A Groundbreaking Dow Addition and a Day of Megamergers

On this day in economic and business history...

American Express (NYSE: AXP  ) joined the Dow Jones Industrial Average (DJINDICES: ^DJI  ) on Aug. 30, 1982, becoming the first financial component in the index's history. The credit card issuer had only been traded on the New York Stock Exchange for five years, but it was already a leader in financial services, as it had reported $7.2 billion in revenue for the 1971 fiscal year. The addition would prove to be a great long-term advantage for the Dow, as AmEx's shares surged to a 3,600% total gain in the three decades that followed. The company has no doubt benefited from its status as the "premium" card-issuer -- today, AmEx cards account for only about 8% of all cards in circulation, but they ring up nearly a quarter of all purchase volume tallied by the four major card networks.

The little people strike back
Real-estate magnate Leona Helmsley was convicted of tax evasion on Aug. 30, 1989. The conviction brought to a close two years of ethical and legal crusades against the "Queen of Mean," which had started in 1987 when the New York Post published a series of articles alleging that Helmsley and her husband Harry had engaged in a long-standing scheme to claim nearly everything they purchased for their personal use since 1983 as a business expense. The legendarily unpleasant Helmsley would later be sentenced to four years in prison and fined $7.1 million for evading more than a million dollars in taxes.

Helmsley rose to fame in the 1980s as a symbol of the reckless, boundless greed of that decade, and she became immortalized by her own haughty claim that "only the little people pay taxes." At the end of that decadent decade, she was brought low, and even after emerging from prison after 18 months, Helmsley would spend much of the rest of her life tied up in litigation stemming from her blatant disregard of anything beneath her perceived status. However, Helmsley still died a wealthy woman in 2007, with a substantial real-estate portfolio worth many millions of dollars.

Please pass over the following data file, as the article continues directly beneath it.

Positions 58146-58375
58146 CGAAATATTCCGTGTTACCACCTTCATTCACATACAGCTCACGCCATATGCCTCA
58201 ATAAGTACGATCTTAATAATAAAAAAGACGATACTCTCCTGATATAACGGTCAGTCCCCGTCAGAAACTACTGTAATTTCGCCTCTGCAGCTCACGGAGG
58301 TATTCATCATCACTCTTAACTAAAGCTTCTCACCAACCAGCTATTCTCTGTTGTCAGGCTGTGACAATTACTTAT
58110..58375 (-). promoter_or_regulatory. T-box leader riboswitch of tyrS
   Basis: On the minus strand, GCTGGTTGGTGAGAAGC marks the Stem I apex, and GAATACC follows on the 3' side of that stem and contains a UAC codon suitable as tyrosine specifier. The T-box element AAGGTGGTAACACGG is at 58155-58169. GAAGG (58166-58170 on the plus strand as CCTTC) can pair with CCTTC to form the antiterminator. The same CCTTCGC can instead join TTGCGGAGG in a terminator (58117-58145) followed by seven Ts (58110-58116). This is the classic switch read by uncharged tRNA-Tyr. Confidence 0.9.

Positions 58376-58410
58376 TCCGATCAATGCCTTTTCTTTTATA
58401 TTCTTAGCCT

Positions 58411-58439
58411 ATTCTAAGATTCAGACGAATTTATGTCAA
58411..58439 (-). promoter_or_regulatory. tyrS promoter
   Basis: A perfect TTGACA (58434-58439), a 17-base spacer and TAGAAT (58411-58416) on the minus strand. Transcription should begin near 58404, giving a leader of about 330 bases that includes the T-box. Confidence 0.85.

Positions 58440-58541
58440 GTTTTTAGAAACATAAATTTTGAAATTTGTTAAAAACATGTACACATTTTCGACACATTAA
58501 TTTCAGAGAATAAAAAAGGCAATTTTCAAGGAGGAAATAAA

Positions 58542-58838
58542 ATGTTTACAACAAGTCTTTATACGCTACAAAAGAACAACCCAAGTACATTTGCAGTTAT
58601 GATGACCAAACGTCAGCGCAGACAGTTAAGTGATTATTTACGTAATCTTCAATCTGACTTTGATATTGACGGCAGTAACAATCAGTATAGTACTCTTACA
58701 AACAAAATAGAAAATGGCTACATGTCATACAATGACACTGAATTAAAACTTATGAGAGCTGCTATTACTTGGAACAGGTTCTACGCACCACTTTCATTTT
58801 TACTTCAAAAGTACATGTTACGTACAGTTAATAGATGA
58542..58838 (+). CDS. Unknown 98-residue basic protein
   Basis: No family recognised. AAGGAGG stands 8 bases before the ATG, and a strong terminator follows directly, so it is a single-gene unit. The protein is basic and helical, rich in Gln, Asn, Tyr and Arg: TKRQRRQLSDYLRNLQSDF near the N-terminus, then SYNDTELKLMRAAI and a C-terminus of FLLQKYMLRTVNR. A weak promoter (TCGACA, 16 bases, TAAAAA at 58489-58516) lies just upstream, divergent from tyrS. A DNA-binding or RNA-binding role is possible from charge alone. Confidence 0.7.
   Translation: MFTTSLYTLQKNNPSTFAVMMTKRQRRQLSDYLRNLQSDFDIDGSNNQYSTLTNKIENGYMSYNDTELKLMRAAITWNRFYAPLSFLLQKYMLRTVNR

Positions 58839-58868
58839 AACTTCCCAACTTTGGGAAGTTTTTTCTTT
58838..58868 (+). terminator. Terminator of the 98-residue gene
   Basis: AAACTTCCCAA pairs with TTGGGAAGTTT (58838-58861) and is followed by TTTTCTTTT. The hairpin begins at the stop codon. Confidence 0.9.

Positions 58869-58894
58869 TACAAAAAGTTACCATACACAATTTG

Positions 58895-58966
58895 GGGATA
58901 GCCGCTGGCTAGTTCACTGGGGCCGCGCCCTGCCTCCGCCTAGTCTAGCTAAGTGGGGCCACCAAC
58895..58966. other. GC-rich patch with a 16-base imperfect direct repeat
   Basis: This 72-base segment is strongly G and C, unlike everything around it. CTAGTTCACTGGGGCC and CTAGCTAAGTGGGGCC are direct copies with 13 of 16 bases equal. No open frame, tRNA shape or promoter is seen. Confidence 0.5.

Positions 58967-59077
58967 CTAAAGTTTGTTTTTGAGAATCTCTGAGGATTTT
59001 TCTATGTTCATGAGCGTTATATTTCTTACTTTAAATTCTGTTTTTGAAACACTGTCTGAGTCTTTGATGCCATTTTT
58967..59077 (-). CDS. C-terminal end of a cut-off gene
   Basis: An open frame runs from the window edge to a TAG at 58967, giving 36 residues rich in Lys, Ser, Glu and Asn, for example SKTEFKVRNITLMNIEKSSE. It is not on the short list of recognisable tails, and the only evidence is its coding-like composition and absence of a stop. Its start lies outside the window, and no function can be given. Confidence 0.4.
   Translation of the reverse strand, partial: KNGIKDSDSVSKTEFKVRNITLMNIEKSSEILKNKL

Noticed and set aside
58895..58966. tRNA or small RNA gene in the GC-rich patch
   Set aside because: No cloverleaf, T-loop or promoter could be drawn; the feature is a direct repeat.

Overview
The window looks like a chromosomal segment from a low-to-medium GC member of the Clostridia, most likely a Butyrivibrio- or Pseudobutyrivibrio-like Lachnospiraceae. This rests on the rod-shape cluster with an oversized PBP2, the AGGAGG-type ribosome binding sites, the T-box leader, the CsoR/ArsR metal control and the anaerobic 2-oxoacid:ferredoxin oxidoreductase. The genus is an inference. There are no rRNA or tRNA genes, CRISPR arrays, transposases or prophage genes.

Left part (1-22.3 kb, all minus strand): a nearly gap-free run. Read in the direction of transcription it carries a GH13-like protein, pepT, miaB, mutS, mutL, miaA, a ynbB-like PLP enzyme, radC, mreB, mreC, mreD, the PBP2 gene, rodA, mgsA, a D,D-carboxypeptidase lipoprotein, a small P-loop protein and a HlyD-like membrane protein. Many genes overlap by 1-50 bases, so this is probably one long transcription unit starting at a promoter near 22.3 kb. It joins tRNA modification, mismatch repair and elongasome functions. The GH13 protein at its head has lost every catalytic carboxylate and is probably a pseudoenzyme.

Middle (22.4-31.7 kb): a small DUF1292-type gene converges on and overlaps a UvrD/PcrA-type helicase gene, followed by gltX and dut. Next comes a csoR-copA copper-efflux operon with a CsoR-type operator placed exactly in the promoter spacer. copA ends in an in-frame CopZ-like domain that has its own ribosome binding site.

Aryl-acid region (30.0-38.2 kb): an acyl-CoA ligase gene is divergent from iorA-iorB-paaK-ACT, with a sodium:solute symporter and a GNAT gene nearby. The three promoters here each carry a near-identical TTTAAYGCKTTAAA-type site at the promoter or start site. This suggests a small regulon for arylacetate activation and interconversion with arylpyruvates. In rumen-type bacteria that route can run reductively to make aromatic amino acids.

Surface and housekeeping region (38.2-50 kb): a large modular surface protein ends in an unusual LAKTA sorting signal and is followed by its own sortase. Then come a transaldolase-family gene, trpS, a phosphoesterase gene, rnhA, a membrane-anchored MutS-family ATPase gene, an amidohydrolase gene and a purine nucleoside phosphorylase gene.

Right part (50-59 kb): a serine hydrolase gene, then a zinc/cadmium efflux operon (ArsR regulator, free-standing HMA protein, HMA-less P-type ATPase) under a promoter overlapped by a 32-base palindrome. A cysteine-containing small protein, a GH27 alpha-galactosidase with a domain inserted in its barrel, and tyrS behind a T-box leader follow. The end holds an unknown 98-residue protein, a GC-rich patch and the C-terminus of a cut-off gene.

Contractors, combine!
Lockheed Corporation and Martin Marietta announced their intent to become Lockheed Martin (NYSE: LMT  ) in a $10 billion-plus merger on Aug. 30, 1994. The combined company, with $23 billion in revenue, would leapfrog all competitors to become the largest military contractor in the United States.

At the time of the announcement, Lockheed and Martin Marietta employed a combined 170,000 people, but company executives promised to pursue an "aggressive elimination of duplicate costs." Between the two companies, the combined Lockheed Martin had been responsible for building everything from space program rocketry to military transport aircraft -- a veritable smorgasbord of flying stuff for NASA and the Pentagon. Both companies traced their origins to 1912, and each had contributed significantly to the World War II aircraft-building effort, cranking out a combined 15,000 planes.

Lockheed Martin's industry-leading size helped it grow right along with the rest of the military-industrial complex. In the 18 years that followed the completion of its merger, the company doubled its revenue and nearly tripled its net income.

Oil giants, assemble!
ConocoPhillips (NYSE: COP  ) was created on Aug. 30, 2002, when Conoco and Phillips Petroleum finalized their $16 billion merger. It was the last major oil-producer consolidation of a wave that had produced $285 billion in deals since 1998. The new ConocoPhillips was the sixth-largest public energy company by reserves, the fifth-largest refiner, and the third-largest U.S. energy company, with assets of $75 billion.

ConocoPhillips provided its new (and old) investors with impressive gains over the decade that followed: From the day it completed the merger to the day before Phillips 66 (NYSE: PSX  ) was spun off as an independent refinery company in 2012, Conoco produced total returns of roughly 300%. Because existing shareholders were granted one share of Phillips 66 for every ConocoPhillips share owned, they can hardly be expected to complain about the divestiture, as the new refiner's stock soared 80% in its first year on the market, compared to a middling 15% gain for the diminished ConocoPhillips.

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